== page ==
Sunday, December 13, 2020

Franchise Marathon: Friday the 13th (1980) and Friday the 13th Part II (1981)

 * spoiler warning *

* Friday the 13th (1980)

After years of being closed and abandoned, Camp Crystal Lake is set to open or new campers in 1980. Crazy Ralph tries to warn people away, but everyone ignores him and Unfortunately, an unseen killer keeps killing the counselors before the camp even opens. Will any of the them survive?

Friday the 13th is honestly my least favorite of the big 4 horror franchises, but I realized that I've only seen a few of the movies and may be judging it too harshly. Thus this exploration through the whole series. Alice is an excellent final girl with sense and a practical nature. However, the road the finale was arduous. After the initial exposition dump, the movie plods along and even the kills aren't that interesting until Pamela Voorhees shows up. Her mania and love for her son truly shine through as she's revealed to be the killer. She's one of the most iconic cinematic female serial killers and Betsy Palmer delivers an amazing, campy performance. The ending on the lake haunts me from childhood and rings a bit melancholy, knowing that Jason was a neglected, innocent little boy.

The first film didn't wow me and the pace made the relatively short runtime feel much too long. Pamela Voorhees and final girl Alice set themselves apart in this mostly forgettable start. The music feels underdeveloped, but the main themes (reused many many times) are iconic. Overall, it's a disappointing experience with some bright spots.  

My rating: 2/5 fishmuffins


* Friday the 13th Part II (1981)


Five years after the Camp Crystal Lake Massacre, a group of counselors hold a training camp near the defunct, notorious crime site, where they mostly get into typical shenanigans like trespassing on Camp Crystal Lake, drinking, having sex, and doing drugs. This doesn't sit well with Jason, who sets out to kill all the camp counselors and punish them for their immoral behavior in honor of his mother.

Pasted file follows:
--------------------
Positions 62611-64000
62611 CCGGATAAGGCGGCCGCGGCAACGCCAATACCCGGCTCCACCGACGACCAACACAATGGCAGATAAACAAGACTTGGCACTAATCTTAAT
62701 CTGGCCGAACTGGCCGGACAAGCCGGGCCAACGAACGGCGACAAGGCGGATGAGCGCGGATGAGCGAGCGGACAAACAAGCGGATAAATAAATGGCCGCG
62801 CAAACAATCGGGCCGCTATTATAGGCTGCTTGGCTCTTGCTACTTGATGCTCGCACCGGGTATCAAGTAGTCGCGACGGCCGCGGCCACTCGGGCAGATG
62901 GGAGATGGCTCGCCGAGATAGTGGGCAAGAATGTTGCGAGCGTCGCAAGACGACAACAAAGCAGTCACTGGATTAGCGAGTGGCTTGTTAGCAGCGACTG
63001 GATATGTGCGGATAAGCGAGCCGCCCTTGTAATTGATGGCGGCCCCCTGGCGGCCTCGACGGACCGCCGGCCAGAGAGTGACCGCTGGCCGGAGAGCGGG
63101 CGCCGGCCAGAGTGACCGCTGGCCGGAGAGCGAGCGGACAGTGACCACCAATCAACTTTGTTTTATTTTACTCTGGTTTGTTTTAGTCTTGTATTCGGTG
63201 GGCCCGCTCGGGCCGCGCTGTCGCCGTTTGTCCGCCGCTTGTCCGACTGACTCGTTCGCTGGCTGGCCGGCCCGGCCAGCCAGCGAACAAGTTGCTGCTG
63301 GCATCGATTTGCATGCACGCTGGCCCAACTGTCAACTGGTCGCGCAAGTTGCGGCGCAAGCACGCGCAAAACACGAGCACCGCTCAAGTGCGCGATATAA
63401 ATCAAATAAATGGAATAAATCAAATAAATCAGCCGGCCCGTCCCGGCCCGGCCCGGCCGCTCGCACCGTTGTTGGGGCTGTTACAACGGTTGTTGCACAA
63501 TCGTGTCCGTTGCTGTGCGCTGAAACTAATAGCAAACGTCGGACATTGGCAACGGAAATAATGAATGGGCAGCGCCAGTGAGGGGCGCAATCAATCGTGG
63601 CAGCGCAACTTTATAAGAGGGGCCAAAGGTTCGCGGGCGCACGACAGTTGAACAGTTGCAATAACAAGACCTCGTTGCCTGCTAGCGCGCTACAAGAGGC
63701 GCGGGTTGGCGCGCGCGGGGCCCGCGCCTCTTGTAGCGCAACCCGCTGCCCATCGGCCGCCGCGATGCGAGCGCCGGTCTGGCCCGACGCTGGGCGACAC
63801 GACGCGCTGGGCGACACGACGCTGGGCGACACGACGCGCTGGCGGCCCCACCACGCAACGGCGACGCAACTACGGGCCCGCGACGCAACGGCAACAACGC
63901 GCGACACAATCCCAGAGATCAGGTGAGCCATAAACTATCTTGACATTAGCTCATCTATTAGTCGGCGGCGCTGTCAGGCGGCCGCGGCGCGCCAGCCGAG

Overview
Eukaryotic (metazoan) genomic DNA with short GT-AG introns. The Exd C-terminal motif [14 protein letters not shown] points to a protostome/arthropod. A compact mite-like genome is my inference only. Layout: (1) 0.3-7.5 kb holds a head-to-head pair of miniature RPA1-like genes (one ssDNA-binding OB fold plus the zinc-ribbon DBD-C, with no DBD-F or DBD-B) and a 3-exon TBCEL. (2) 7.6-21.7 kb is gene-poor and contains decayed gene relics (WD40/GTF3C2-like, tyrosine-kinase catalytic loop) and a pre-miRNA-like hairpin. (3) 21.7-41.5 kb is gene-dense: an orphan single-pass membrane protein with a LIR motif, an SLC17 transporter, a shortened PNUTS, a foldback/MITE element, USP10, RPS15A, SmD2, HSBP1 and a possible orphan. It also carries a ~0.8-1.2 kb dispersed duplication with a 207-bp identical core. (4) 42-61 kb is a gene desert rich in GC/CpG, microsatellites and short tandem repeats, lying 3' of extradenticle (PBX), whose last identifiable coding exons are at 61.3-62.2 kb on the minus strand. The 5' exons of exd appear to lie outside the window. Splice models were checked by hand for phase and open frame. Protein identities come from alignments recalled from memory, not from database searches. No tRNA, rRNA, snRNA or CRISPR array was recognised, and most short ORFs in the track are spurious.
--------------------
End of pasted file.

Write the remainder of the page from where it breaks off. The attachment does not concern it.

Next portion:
Friday the 13th Part II is a vast improvement over the first which dragged and had no suspense up until the end with Mrs. Voorhees. The mythology for the whole series is kind of wonky. Jason appears as he is most known, a hulking silent beast of a man. Instead of his signature hockey mask, he wears a bag over his head with only one hole to see out of. He dispatches teens with knives, a garrote, and his signature machete. The kills are decent and the the lead-up can be suspenseful. It was made with the awareness that the audience knows when kills are coming and still surprises at times. Most of the teens are interchangeable, but I was disappointed when Mark died. He seemed decent and was largely dismissed by everyone else because of his disability when he had big dreams and aspirations.

Ginny, the final girl, is the best character in the whole movie. First, she's a student in college studying child psychology. Unlike most final girls, Ginny has a boyfriend and it's implied that they have sex. She also drinks at a bar. It's interesting that this portrayal is more progressive than Texas Chainsaw Massacre 2 even though it was made 5 years later. Anyway, her psychology training gives her insight to Jason's mental state and it ends up saving her in the end. She puts on Mrs. Voorhees' sweater and pretends to be his mother, which buys her and her boyfriend much needed time.

Friday the 13th Part 2 is a decent sequel and much better than the first. Jason isn't my favorite slasher villain by far, but the movie was enjoyable. The ending has some inconsistencies that make me want to see the next movie if Ginny is in it. I doubt she is and I doubt they'll say what happened to Paul, but I can always hope. 

My rating: 4.5/5 fishmuffins

Saturday, December 12, 2020

Tender is the Flesh by Agustina Bazterrica

Marcos' life is in shambles. His wife left him and he works on a farm that processes human meat, now legal because of a disease affecting all animals and rendering them inedible. He sees the most horrific things every day and has to do business with the worst sort who want to buy the head (as in head of cattle) for hunting, experimentation, or consumption. Then he receives a female head as an unwanted but valuable gift and has to decide what to do with it.

Tender is the Flesh is an absolutely chilling dystopia. Due to an incurable virus, animals can no longer be consumed or be around humans at all. There also no pets allowed, leading to a mass slaughter of them for human safety. The government has decided to allow the raising and killing of humans for food, opening up a huge market of other things previously illegal: medical experimentation (even the most inhumane procedures), hunting people, organ harvesting, and an expansion of illegal human trafficking. Bodies can't be buried for fear of being dug up and eaten. The less fortunate or less protected could be kidnapped and murdered for meat. Scavengers roam the countryside, violent and wild, looking for flesh.